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Toxicological information

Developmental toxicity / teratogenicity

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Administrative data

Endpoint:
developmental toxicity
Type of information:
experimental study
Adequacy of study:
key study
Reliability:
2 (reliable with restrictions)
Rationale for reliability incl. deficiencies:
other: Not a guideline study and publication does not report whether study performed according to GLP. However, data appears well documented and scientifically acceptable.

Data source

Reference
Reference Type:
publication
Title:
Prenatal ethanol exposure has differential effects on fetal growth and skeletal ossification
Author:
Simpson ME, Duggal S, & Keiver K
Year:
2005
Bibliographic source:
Bone 36: 521-532

Materials and methods

Test guideline
Qualifier:
no guideline followed
Principles of method if other than guideline:
Ethanol was added to the diets of female rats for six weeks (from 3 weeks prior to mating to gestational day (GD) 21) in an attempt to determine effects on fetal growth and skeletal development.
GLP compliance:
not specified
Limit test:
no

Test material

Reference
Name:
Unnamed
Type:
Constituent
Details on test material:
- Name of test material (as cited in study report): ethanol
- Physical state: liquid

Test animals

Species:
rat
Strain:
Sprague-Dawley
Details on test animals and environmental conditions:
TEST ANIMALS
- Source: Charles River, St. Constant, Quebec
- Age at study initiation: 3 months
- Weight at study initiation: mean 264 g (238-283 g)

ENVIRONMENTAL CONDITIONS
- Temperature-controlled rooms
- Photoperiod (hrs dark / hrs light): 12/12 (artificial lighting between 06.00-18.00)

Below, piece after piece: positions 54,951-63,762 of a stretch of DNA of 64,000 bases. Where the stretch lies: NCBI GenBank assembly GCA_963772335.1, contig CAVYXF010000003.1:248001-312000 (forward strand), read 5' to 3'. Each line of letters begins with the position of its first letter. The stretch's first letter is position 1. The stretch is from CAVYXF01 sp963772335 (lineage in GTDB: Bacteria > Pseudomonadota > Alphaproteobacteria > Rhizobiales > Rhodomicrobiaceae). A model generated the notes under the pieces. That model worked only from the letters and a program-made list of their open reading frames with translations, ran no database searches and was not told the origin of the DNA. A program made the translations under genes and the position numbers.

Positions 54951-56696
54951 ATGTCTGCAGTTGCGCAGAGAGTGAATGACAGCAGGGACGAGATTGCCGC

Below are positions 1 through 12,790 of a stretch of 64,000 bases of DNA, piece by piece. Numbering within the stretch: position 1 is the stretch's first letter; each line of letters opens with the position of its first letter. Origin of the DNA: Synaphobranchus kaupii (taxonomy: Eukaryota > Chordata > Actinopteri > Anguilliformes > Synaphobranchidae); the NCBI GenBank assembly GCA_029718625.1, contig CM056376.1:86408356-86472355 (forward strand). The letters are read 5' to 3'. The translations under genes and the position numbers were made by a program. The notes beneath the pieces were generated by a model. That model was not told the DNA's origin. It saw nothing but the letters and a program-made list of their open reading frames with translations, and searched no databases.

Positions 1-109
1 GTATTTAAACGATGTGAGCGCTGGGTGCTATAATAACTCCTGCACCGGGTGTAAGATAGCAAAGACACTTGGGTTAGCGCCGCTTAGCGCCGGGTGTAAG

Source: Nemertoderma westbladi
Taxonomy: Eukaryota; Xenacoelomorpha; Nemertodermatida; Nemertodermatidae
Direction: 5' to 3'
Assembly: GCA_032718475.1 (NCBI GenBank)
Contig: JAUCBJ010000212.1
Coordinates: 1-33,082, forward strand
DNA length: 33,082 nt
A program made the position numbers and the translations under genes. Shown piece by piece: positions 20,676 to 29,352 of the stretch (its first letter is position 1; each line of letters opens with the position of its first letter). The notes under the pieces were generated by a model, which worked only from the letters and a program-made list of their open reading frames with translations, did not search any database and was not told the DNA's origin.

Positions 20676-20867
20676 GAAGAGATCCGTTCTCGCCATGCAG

Administration / exposure

Route of administration:
other: liquid diet
Vehicle:
unchanged (no vehicle)
Details on exposure:
no data
Analytical verification of doses or concentrations:
not specified
Details on analytical verification of doses or concentrations:
no data
Details on mating procedure:
Following 3 weeks of ethanol exposure, the virgin female rats were placed in breeding cages with unexposed males. Average time for mating was 3 days (range 1 - 5 days), and rats recieved lab chow ad libitum during this period. The appearance of a vaginal plug was considered day 1 of gestation (GD 1).
Duration of treatment / exposure:
Females exposed for six weeks (3 weeks prior to mating until GD 21)
Frequency of treatment:
Daily (liquid diet presented at 17.00)
Duration of test:
6 weeks
Doses / concentrationsopen allclose all
Remarks:
15 ,25, 35% ethanol derived calories.
Remarks:
Estimated as 6, 10 and 14.4g/kg
Remarks:
Measured/reported for mid dose as 8.4-8.8g/kg (mean 8.0) and for high dose 9.6-11.3g/kg (mean 10.3). Data not reported for low dose.
No. of animals per sex per dose:
Three test groups, fed diets containing 15% (E15; n=15), 25% (E25; n=15), and 36% (E36; n=26) ethanol-derived calories.
Four control groups, three of which were pair-fed (PF) isocaloric controls with maltose-dextrose replacing the ethanol at 15% (PF15; n=15), 25% (PF25; n=15), and 36% (PF36; n=25), and an additonal control group (C; n=31) receiving liquid control diet ad libitum.